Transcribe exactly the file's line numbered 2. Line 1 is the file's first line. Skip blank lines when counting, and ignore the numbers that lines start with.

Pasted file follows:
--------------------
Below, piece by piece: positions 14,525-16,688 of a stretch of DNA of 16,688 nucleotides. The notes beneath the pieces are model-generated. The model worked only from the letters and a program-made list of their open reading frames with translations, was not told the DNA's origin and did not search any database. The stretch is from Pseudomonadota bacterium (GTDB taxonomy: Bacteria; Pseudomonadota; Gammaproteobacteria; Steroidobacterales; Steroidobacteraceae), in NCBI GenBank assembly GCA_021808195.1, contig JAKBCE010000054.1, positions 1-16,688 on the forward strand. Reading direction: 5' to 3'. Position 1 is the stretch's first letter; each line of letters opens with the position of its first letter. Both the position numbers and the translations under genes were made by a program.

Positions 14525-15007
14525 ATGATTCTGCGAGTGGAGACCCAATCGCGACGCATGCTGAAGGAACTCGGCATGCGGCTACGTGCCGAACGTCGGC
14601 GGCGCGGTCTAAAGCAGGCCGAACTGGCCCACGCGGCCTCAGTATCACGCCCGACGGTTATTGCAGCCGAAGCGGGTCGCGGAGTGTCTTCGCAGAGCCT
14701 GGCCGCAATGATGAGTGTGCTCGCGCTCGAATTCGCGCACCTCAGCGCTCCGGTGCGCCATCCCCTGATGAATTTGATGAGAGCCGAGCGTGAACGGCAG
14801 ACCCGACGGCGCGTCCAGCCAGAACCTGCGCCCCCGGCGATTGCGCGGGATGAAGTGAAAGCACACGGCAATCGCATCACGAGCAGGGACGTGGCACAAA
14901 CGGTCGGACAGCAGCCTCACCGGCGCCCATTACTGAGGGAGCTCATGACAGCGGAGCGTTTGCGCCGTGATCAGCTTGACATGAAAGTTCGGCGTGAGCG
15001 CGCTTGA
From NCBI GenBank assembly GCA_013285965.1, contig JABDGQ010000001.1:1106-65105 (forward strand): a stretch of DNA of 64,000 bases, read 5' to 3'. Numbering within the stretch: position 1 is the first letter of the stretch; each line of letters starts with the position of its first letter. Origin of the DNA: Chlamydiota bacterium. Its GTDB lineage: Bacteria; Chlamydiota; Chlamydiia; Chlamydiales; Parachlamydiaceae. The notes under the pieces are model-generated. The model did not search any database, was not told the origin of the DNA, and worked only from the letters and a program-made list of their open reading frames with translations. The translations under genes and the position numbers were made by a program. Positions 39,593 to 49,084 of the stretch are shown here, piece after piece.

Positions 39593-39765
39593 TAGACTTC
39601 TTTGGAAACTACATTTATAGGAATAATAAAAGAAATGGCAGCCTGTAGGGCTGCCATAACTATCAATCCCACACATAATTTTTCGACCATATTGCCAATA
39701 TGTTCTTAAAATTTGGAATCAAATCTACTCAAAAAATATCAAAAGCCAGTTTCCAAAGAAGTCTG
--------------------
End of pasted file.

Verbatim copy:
Positions 14525-15007